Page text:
Oceanhorn: Monster of Uncharted Seas Review (Switch)

See the source image OK, I know what you are thinking...didn't they already review this game? And the answer is yes, but not on the Nintendo Switch. We wanted to take some time and test out this title again on Nintendo's hardware. Kyle reviewed this one originally, and now it's time to get my take on it. I did not read Kyle's review again before reviewing this myself, so lets see how close we both felt on Oceanhorn.

Keeping in mind originally this was a mobile title, this is insane to imagine paying this on a phone. So if you had and skipped out on any console version, I think you should go back, this doesn't feel like a mobile game at all to me. The developers definitely spent some extra time putting on the polish before porting it over. But i'm getting a little ahead of myself.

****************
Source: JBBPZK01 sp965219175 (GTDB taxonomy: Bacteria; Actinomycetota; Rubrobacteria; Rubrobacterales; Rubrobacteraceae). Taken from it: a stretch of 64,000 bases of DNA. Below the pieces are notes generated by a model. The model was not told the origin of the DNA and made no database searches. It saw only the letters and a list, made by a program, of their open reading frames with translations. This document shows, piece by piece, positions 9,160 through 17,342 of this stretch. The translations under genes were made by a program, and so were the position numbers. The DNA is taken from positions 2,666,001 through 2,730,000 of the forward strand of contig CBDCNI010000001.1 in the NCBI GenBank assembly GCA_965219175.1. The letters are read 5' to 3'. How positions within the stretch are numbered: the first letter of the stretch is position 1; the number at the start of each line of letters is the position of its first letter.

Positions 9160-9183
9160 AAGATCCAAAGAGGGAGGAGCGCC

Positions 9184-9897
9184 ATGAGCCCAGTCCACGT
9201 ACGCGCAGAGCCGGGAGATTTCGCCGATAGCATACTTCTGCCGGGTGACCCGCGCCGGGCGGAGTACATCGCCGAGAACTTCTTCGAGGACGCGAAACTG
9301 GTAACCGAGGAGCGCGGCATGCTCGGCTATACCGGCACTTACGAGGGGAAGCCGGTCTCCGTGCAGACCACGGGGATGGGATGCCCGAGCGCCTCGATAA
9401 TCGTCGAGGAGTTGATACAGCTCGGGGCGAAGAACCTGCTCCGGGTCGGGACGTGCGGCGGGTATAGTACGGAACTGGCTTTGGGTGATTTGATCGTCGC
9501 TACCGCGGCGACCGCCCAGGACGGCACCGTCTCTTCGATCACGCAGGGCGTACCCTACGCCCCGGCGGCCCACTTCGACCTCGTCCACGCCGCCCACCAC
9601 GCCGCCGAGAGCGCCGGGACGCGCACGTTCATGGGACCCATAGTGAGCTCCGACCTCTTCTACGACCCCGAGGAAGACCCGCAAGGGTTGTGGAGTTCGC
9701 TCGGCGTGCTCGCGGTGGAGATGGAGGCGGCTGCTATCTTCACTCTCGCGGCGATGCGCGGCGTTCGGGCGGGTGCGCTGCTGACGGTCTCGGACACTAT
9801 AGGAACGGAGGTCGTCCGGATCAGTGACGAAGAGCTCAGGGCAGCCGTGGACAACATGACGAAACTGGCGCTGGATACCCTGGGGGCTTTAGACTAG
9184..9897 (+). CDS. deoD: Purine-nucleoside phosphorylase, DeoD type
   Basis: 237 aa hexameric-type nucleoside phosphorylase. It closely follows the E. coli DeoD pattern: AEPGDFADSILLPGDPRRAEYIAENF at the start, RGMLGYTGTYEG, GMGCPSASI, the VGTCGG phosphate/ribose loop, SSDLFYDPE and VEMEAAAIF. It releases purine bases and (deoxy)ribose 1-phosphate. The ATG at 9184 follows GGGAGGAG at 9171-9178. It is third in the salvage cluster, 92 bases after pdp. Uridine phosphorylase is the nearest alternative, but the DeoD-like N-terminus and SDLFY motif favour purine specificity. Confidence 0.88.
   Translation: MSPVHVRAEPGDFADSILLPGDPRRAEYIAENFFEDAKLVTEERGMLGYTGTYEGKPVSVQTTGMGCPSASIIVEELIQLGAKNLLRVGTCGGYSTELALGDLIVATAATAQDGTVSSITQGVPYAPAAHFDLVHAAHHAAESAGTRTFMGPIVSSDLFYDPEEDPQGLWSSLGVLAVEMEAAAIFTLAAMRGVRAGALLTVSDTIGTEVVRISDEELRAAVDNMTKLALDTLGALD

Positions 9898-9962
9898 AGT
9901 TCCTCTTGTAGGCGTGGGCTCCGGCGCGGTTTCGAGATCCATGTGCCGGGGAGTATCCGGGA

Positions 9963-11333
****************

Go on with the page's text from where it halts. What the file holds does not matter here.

Let's start with the story first, here is the official description from the developers:

"Grow from a boy to a legend.

You wake up and find a letter from your father. He is gone...

The only lead is his old notebook and a mysterious necklace. What happened?

Explore the islands of Uncharted Seas, a world filled with many dangers, puzzles and secrets. Fight monsters, learn to use magic and discover ancient treasures which will help you on your quest. Use all your wits and skill to unravel the mysteries of the ancient kingdom Arcadia and sea monster Oceanhorn.

Oceanhorn combines captivating storytelling, breathtaking 3D visuals and exciting gameplay into one massive action adventure experience you will never forget.